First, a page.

We all know that war and death go hand in hand. The question that unfortunately too often avoided is who is killed. Is it the soldier on the battlefield or the civilian who is trying to live as normally as possible?
Last Friday, Rabbi Leo Dee lost two of his daughters, Maia (20) and Rina (15) in a terrorist attack in Israel. His wife Lucy initially survived the attack but later died in the hospital. As a human being and a fellow Jew, my heart breaks for Rabbi Dee and his family. It’s one thing to destroy a military facility. It is another thing entirely to kill innocent civilians (the Palestinians usually MO). I ask you to close your eyes and just listen to a heartbroken husband and father whose family is forever changed.
The conflict was the subject of one of the segments on The Brian Lehrer Show. My beef with the conversation (as one of the listeners pointed out) is that the blame was mostly put on Israel. It was only later on that the Palestinian leadership was called out for their part in this decades-long war.
In a related news headline, the IDF was again accused of purposefully going after worshippers at the Al Aqsa Mosque in Jerusalem last week. As usual, the finger-pointing was in one direction while the truth was buried.
If you are on Twitter, I ask that you create or share an existing tweet with the hashtag#DeesDays. Let Rabbi Leo know that he is not alone as he moves on without his wife and his daughters.
Two things are apparent to me from this announcement.
The first is that as usual, Israel is figuratively being the bigger person. Their leadership and maturity prove that they are willing to do the work to create lasting peace and coexistence. The second is that the Palestinians, on the other hand, are so committed to the lies that they are spreading, that they will use anyone and anything to support their “truth“.
As usual, the only victims are the innocent people whose lives have been turned upside down at best, or at worst are maimed and/or killed because one side refuses to work with the other.
The basic purpose of journalism is to provide the public with the following answers to a specific news story: who, what, when, where, and how. After all of that information is provided, the viewing and listening audience should be allowed to make their own mind up about the story.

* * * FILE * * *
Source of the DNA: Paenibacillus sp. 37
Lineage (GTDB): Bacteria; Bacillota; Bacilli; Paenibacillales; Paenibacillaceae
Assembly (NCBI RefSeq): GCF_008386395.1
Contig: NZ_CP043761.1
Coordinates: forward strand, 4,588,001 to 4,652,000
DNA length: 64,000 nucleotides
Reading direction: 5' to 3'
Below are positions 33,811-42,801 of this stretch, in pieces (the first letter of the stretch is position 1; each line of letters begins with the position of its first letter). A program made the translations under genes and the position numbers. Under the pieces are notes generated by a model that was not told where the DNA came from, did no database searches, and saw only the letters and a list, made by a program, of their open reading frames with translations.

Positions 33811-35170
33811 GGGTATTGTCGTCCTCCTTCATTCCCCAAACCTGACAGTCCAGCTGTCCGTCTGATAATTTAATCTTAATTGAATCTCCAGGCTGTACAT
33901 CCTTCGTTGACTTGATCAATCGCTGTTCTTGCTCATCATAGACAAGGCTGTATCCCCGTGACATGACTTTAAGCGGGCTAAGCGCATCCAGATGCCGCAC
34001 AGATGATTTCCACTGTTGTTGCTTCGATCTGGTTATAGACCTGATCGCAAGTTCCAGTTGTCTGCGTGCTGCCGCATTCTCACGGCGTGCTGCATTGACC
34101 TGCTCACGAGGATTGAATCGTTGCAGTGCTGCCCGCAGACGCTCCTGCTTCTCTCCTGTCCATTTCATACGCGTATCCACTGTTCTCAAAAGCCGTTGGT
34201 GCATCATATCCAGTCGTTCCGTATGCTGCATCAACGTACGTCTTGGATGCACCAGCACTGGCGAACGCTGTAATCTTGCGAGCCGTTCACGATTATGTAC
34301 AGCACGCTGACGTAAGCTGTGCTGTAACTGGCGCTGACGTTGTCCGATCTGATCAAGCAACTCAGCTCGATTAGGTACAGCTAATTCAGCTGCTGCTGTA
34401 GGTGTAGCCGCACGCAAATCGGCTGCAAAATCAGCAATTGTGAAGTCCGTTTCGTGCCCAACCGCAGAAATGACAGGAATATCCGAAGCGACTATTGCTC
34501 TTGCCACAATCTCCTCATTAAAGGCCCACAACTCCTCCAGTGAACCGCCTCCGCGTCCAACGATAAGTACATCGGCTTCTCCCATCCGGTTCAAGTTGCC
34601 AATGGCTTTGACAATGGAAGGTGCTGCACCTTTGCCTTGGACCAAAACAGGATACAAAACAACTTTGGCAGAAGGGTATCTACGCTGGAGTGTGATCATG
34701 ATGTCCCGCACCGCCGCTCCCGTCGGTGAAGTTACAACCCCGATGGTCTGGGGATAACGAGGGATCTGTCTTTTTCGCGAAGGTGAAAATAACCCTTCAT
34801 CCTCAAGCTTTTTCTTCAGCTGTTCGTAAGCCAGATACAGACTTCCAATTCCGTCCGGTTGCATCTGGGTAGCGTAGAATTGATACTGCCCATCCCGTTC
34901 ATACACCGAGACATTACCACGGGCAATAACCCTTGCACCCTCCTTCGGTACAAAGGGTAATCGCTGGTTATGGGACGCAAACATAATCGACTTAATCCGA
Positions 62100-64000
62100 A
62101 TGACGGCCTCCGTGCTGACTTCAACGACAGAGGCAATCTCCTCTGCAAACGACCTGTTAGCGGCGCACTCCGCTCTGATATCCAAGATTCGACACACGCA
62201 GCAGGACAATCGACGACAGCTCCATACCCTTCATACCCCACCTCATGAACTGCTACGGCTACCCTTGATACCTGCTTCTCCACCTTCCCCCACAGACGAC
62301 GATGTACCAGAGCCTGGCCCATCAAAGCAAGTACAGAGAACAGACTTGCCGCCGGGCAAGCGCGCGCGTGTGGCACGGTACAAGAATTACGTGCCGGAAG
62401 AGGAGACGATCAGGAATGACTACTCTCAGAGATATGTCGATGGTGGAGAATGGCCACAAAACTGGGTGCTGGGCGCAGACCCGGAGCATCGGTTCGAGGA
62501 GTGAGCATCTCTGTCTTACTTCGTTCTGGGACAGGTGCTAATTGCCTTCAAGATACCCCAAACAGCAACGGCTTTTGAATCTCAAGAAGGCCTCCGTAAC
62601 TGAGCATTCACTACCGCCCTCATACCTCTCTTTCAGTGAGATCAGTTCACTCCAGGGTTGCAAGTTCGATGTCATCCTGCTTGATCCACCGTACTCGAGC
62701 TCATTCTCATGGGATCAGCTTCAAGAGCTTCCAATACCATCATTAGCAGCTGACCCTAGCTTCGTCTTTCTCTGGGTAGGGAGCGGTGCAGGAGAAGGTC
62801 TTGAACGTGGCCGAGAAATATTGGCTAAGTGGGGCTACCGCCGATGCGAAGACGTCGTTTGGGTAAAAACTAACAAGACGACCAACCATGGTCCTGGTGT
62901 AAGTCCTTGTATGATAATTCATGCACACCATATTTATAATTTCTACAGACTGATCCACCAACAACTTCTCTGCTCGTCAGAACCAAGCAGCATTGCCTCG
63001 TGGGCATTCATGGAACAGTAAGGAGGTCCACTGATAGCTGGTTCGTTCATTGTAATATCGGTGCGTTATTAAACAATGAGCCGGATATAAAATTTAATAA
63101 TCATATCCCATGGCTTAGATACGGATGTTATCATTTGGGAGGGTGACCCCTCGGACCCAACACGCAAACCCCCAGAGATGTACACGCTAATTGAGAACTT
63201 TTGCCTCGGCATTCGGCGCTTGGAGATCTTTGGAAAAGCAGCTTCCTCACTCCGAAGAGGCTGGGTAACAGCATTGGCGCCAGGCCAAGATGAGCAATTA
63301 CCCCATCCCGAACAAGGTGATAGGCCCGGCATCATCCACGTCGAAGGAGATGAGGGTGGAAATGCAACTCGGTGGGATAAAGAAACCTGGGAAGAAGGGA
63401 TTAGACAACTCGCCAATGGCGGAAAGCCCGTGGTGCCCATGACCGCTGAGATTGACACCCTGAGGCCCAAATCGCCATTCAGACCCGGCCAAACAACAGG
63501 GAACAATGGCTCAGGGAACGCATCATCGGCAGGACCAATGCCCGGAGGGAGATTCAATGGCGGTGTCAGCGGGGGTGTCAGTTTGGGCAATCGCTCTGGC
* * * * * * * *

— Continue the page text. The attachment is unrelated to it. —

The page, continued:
On Wednesday, Al Jazeerajournalist Shireen Abu Akleh was killed in a clash between IDF soldiers and Palestinian extremists. As usual, the worldwide mainstream press does not report the whole truth.
The truth is that she was likely killed by one of her own people. While the Israeli government promises a thorough investigation, there is the usual silence and lies from their Palestinian counterparts.
I am going to end this post with the truth from Bassam Eid and Noa Tishby. This is antisemitism, pure and simple. The sooner the world realizes it, the sooner that real peace is possible.
May the memory of Shireen and every journalist who has been killed in the line of duty be a blessing. Z”L.
There are many (myself included), who strongly believe in one side of the narrative when it comes to the Israeli/Palestinian conflict. However, there are others may have a more nuanced and complicated view of the conflict.
Moriel Rothman-Zecher is one of these individuals. His new novel, Sadness is a White Bird, is the story of a young man who is torn between two ideologies. Jonathan was born in Israel, raised in America and returned to Israel two years before the novel begins. He is ready to do his duty and protect Israel via his service with the IDF. However, his best friends are Palestinian twins and Jonathan begins to see that his world view is not so black and white.